Gina Zander: Bus Driver or Superhero?

Navigating icy roads, post-pandemic teens and rows of antsy children—all at 8am


 Early in the morning every weekday, Gina Zander boards a school bus and conducts a pre-trip survey of the vehicle—checking the hoses, engine, oil and tires—making sure everything is working properly. She then turns the bus on and lets it run to warm up, checking the seats and inside lights. After she tests the brakes, she’s ready to start her route. 

 Gina has been working as a bus driver for seven years, and all of these daily safety measures ensure that her group of riders make it to school safely. Keeping the kids safe is the most nerve wracking component of the job, but Gina enjoys the challenge.

“Driving a bus is a challenge. Every day is a challenge, and I kind of like that…I always get nervous, but when you get it done, it gives you the achievement of doing something that’s hard to do.”

She had previously worked as a mail carrier for 20 years, and started bus driving after her mom recommended it. Gina would meet her mom at the transportation department whose coworkers agreed that she would make a great driver.

It took one extreme winter to convince her.

“It was a winter when I was delivering mail. I was shoveling people’s mail boxes for them, freezing and soaking wet, and I was like, ‘I really need to get a different job,’” said Gina. “I was tired of delivering packages on Christmas in the snow. So one summer they decided to train me while I was still working my other job, and I fell in love with it.”

Her favorite part of her job is the relationships she forms with the kids who board with her. Whether it’s hyper elementary schoolers giving her drawings from school or groups of teenagers filling her in on the current school drama, she always stays positive and makes the kids smile.

“It’s just like being a parent, really. Just like a bus load of kids that are yours.”

I joked about the stereotypical idea of a bus full of teenagers—a few quiet kids in the front, some chattering friends in the middle, and then complete chaos at the back. Someone got a hold of someone else’s hair, objects are flying, and it’s sounding suspiciously like a tuba is being played. Gina laughed and said that certainly none of her school buses are like that.

“High schoolers are super easy and chill. They talk to their friends. They’re on their phone, they’re listening to music—nobody’s really playing a tuba.”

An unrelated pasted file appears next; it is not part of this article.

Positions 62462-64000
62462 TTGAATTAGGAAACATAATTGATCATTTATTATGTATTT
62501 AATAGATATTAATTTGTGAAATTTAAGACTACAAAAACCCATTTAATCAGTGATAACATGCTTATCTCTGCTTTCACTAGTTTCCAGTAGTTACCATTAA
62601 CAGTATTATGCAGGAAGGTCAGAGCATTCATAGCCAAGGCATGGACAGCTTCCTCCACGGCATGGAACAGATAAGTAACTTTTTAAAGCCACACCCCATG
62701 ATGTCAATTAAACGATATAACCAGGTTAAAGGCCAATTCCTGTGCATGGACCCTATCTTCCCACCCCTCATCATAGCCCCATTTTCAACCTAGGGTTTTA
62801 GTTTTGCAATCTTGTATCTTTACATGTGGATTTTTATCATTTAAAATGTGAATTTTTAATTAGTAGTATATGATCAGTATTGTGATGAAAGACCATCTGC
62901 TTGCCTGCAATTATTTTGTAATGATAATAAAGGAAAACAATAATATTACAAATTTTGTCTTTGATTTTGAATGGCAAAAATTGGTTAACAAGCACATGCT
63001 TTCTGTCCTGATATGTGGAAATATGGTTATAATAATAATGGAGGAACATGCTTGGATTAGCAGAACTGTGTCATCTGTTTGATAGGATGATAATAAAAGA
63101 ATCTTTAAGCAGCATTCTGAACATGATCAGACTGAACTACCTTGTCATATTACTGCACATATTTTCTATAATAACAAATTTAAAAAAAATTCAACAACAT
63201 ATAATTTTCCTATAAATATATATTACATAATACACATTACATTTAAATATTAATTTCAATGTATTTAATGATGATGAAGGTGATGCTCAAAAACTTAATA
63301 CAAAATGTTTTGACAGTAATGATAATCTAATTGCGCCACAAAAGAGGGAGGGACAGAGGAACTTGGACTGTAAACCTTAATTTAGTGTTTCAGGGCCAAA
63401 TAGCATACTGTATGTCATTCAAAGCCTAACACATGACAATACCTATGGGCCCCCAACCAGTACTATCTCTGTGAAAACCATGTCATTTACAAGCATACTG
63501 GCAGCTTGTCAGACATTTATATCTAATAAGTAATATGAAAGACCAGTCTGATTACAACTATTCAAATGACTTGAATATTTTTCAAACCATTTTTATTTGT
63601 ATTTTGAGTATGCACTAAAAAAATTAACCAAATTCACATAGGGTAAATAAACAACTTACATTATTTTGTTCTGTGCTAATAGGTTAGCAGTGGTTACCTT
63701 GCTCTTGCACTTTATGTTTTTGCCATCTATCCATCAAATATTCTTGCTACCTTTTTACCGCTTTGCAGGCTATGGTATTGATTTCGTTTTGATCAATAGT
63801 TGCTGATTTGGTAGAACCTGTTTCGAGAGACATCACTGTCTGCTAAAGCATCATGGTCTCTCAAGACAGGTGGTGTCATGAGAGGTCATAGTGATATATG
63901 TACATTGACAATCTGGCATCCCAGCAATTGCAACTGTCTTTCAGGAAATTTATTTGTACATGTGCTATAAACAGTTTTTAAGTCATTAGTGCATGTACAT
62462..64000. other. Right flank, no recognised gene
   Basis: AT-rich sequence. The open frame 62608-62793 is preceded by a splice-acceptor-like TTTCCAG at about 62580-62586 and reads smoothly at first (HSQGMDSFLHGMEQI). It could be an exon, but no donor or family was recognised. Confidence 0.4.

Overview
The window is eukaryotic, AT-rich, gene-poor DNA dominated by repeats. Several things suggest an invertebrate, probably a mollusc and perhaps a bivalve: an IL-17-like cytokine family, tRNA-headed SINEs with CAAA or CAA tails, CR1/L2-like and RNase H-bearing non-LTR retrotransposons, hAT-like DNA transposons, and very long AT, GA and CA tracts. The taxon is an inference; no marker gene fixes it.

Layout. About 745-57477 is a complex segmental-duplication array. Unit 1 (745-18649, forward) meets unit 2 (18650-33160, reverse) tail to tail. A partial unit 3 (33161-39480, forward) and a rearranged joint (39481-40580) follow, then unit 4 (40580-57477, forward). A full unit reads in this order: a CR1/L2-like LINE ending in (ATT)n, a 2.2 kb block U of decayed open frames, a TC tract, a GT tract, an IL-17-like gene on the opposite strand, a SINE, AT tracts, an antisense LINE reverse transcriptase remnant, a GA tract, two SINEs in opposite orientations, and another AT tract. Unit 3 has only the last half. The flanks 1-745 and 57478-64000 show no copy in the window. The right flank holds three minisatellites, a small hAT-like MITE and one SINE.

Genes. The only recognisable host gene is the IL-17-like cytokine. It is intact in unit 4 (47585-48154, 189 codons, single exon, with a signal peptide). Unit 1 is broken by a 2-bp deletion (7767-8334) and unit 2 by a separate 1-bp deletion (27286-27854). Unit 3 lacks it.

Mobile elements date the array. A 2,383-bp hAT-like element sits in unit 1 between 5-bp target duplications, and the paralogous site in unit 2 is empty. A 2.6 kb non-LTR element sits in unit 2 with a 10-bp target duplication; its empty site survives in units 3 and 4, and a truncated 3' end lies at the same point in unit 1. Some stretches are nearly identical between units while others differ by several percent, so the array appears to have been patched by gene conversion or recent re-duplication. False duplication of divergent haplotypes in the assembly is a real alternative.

High school students actually tend to be quieter than the younger grades, though they are willing to take a headphone out in the morning to greet their driver. In the afternoon, Gina gets more information out of riders who are no longer half asleep. She encourages kids to sit closer to the front so she can hear them, and she hears a lot.

“The students that sit close to me would have conversations with me, so you get to know those students. They’ll talk to you. I learn about drama, what plays are going on, who’s playing who, who’s dating who. I know a lot of stuff, are you kidding me? Who broke up, when she got her license, all that.”

Once she drops the kids off, Gina spends about a half hour cleaning the bus. She cleans the windows, wipes down the seats, and sweeps, finding a small army of stray pencils in the process. Miscellaneous items that have fallen out of backpacks are generally the most she finds. Even on hours-long drives where the kids are allowed to eat, such as sports events and field trips, most kids are respectful about not leaving trash on the bus. If there are any violations of bus rules, Gina finds that students are receptive to feedback.

Some of the outings that aren’t her usual scheduled routes are overnight affairs. Gina parks the bus in the hotel parking lot (sometimes scoping out the space with a Google Maps Satellite view beforehand) and has her choice on whether to join team outings. She cheers the team on from the sidelines when she attends sports events.

“It’s like you have all of these kids that are kind of yours. You watch them play basketball, you’re cheering them on. And I know it’s not my kid but like, ‘Hey! They’re from Summit! I drove them!’ you know?”

After the pandemic, her daily bus routes changed, due to social distancing rules and changes with the bell schedules, leaving her with an entirely new group of kids to drive. Students have been talking less since the pandemic because they don’t know her as well, but she’s getting to know the new group.

“In the beginning, before the pandemic, I had the same route—Summit and Pine Ridge for four or five years—so you get to see those kids go all the way through. I picked up kids as freshmen, and drove them as seniors to their graduation. So you get a relationship with them, and the more you know them, the more they talk to you.”

Gina is undeterred from the challenge of meeting and getting to know new students on her daily routes. Things are slowly getting back to normal with all those who choose to sit near the front, one bright morning greeting at a time.